New TVA CEO Jeff Lyash, a former CEO of one of Canada's biggest public utilities, thinks TVA is uniquely positioned for the challenges ahead.
Let's hope so. TVA generates the electricity that feeds most of seven states — almost the whole of the Southeast.
The real question is whether Lyash and TVA's board will institute the needed changes for the challenges ahead — those challenges being both economic and climatic.
Lyash last week told Times Free Press Business Editor Dave Flessner that the federal utility can take "a longer-term approach" to the environmental and economic changes ahead without some of the shareholder pressures of investor-owned utilities. (Longer-term, never mind the 2018 report from the United Nations Intergovernmental Panel on Climate Change that we only have about a dozen years to limit climate catastrophe.)
"Is there uncertainty? Yes. Is there risk? Absolutely. Is there going to be change? Clearly, there will be," said Lyash, a 37-year utility executive who took over as TVA's chief executive this month.
As new technologies and distributed energy generation threaten to upend the way homes and businesses get and use electricity, America's biggest government-owned utility prepares to enter its second century. TVA is is developing a new long-range power plan for the next 20 years which the TVA board will consider in August.
But one of TVA's most vocal watchdogs, the Southern Alliance for Clean Energy, isn't impressed. Earlier this month, the alliance submitted highly critical comments to TVA, proposing an overhaul of the plan and calling out TVA's lack of transparency and manipulation of data in the Draft 2019 Integrated Resource Plan.
"TVA's 2019 IRP process has been remarkable for the level of opacity and the degree to which TVA manipulated data to reach their desired outcome: a continuation of the 20th century utility business model where utilities continue to ignore customer demands for distributed generation and energy efficiency and blindly plan to build new fossil and nuclear power plants galore," according to a recent alliance blog post by Maggie Shober, the group's Director of Power Market Analytics.
For instance, in the draft, TVA assumed unrealistically high costs for potential new wind, solar, and energy efficiency and unrealistically low costs for potential new gas and nuclear resources.
"Notably, wind overnight costs were 177% of the highest industry estimate for a similar project. No wonder none of the proposed future plans include wind; TVA doomed it from the start!" Shober wrote.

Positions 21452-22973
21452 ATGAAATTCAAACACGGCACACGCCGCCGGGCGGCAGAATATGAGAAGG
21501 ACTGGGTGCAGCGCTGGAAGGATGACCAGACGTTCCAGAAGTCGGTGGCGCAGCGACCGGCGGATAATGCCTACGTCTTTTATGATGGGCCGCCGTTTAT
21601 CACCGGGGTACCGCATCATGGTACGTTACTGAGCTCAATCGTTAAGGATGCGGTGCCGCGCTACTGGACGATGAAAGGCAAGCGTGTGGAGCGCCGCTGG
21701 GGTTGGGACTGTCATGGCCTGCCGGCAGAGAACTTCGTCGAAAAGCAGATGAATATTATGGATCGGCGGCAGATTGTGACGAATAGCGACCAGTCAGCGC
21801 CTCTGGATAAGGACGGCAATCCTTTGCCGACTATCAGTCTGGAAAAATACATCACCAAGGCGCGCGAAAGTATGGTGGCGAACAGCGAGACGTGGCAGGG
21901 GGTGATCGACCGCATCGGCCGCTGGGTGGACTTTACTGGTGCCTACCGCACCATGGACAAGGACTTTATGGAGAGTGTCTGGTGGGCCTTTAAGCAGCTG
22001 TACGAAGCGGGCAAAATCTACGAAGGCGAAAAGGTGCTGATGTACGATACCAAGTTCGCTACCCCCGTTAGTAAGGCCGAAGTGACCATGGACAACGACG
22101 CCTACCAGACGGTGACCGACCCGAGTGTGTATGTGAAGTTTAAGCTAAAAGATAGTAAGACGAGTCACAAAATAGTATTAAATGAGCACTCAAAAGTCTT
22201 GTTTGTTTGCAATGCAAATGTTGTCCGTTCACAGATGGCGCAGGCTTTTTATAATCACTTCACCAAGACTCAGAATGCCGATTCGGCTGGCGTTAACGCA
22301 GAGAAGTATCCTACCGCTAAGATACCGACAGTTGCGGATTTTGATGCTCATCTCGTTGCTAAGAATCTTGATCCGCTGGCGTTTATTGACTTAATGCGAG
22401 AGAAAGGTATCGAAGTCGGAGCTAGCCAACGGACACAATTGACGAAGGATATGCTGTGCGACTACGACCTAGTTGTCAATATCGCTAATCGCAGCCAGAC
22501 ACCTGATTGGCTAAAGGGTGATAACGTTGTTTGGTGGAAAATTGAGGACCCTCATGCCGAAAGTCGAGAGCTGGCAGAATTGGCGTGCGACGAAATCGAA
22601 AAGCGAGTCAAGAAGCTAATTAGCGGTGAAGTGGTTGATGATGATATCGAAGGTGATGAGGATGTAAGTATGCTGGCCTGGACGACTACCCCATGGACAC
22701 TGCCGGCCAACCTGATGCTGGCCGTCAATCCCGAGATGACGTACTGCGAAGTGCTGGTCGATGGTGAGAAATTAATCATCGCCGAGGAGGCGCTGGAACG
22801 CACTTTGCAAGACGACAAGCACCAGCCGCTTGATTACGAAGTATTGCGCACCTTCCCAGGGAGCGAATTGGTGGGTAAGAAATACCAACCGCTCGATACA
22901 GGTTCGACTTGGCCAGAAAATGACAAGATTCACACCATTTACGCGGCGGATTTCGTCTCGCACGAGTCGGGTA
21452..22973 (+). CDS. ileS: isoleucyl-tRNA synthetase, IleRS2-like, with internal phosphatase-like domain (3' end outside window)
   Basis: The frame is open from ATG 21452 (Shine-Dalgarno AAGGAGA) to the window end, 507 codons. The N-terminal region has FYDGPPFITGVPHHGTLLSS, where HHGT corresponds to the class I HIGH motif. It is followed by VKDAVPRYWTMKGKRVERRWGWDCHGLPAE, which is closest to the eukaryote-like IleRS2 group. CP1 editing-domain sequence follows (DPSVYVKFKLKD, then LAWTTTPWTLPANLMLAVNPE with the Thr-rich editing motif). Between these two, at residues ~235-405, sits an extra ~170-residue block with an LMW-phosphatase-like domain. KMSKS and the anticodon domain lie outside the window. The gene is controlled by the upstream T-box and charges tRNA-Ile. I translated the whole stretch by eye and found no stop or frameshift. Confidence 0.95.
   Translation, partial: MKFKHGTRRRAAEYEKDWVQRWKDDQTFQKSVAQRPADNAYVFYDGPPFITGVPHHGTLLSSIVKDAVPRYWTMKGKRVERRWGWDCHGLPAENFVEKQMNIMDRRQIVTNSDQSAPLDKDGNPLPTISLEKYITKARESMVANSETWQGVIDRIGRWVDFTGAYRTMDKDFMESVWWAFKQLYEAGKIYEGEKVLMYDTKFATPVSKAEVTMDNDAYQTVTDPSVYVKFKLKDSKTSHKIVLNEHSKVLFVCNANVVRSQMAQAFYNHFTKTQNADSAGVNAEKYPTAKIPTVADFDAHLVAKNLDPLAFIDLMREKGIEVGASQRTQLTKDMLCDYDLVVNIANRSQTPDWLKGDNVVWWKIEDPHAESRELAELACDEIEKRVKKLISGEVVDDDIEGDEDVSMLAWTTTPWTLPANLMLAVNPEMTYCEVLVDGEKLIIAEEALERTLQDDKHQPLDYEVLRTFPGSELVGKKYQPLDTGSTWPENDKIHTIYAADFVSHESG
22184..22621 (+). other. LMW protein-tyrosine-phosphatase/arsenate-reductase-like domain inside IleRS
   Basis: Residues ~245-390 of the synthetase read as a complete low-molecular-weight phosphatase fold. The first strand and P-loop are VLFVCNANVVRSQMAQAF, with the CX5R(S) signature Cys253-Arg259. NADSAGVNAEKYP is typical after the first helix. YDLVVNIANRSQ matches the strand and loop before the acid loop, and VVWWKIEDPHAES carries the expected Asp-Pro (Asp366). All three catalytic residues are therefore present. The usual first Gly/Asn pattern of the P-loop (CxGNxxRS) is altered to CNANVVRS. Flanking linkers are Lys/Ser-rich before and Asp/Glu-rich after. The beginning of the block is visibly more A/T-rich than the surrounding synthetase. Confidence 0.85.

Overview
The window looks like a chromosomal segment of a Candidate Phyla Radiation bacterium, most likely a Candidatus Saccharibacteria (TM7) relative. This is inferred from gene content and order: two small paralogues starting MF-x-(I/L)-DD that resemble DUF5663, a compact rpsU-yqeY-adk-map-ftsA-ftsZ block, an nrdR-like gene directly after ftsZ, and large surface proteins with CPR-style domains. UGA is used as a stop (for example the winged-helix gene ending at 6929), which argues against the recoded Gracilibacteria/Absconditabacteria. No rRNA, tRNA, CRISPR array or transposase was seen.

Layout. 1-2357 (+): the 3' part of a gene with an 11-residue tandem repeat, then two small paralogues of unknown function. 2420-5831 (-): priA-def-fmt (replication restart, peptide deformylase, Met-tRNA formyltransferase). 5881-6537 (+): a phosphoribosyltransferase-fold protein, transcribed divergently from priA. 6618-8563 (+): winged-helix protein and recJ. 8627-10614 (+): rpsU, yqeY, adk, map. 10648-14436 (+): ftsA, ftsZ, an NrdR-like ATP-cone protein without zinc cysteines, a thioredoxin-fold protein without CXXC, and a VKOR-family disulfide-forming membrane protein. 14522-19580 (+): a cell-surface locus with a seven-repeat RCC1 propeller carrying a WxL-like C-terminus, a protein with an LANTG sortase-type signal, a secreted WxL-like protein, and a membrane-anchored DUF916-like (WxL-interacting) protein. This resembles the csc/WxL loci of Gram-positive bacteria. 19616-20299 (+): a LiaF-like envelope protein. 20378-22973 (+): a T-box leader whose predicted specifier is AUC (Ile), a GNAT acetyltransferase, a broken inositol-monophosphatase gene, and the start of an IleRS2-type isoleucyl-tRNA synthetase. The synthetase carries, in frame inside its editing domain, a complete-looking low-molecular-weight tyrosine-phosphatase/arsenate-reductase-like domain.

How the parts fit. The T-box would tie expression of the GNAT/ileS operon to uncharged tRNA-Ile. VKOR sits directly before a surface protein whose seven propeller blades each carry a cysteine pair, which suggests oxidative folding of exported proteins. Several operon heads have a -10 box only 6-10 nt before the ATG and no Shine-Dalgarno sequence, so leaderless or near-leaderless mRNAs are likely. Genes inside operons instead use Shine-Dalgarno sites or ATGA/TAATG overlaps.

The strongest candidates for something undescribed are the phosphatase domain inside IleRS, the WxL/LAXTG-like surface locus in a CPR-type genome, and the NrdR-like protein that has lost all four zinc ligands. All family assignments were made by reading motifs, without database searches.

The draft also downplays the role of encouraging energy efficiency. Is it any wonder that TVA has already fallen behind other Southeast utilities in energy efficiency? And, sadly, Southeast utilities lag significantly behind the U.S. average, according to data compiled by the alliance.
But, according to Lyash: "This is the most exciting time to be in this business in my career."
He says most of the scenarios envisioned in the draft power plan foresee a need for more carbon-free energy generation in response to climate change worries, and he believes electricity will be a growing fuel source in a shrinking market as more cars, industrial processes and space heating switch from burning gas or coal to electric power.
The question is, what will fuel that electricity? TVA in late 2017 shut the door on a six-year plan to buy and wheel onto its power grid cheap wind power from Oklahoma and other breezy Midwestern states. That plan would have brought 3,500 megawatts of clean, renewable power to our region at a cost "cheaper than what TVA is now paying for its power," according to Stephen Smith, executive director of the Southern Alliance for Clean Energy. Similarly, TVA has starved incentives for solar power investments — commercial and residential.
In TVA's future energy draft, engineers surmise that self-generated power from solar panels and windmills will likely further limit demand for TVA power, even as new and smarter electric meters and more efficient furnaces, machines and appliances curb consumer electric demand.
By watching out for TVA's bottom line and not ours, the utility is on pace this year to earn more than $1 billion in net income for the fourth time in the past five years.
Still, TVA ended fiscal 2018 with $24.3 billion in debt (the lowest in 25 years), mostly incurred by ballooning nuclear construction and maintenance debt, along with coal and coal ash pollution clean-up costs.
But Lyash, along with longtime TVA engineers and bean-counters, are certainly right about one thing: TVA doesn't have shareholders wanting a return on their investment.
TVA just has us — the ratepayers. And we ratepayers need to keep telling TVA that energy is about our future, as well as our wallets. Not just their bonuses.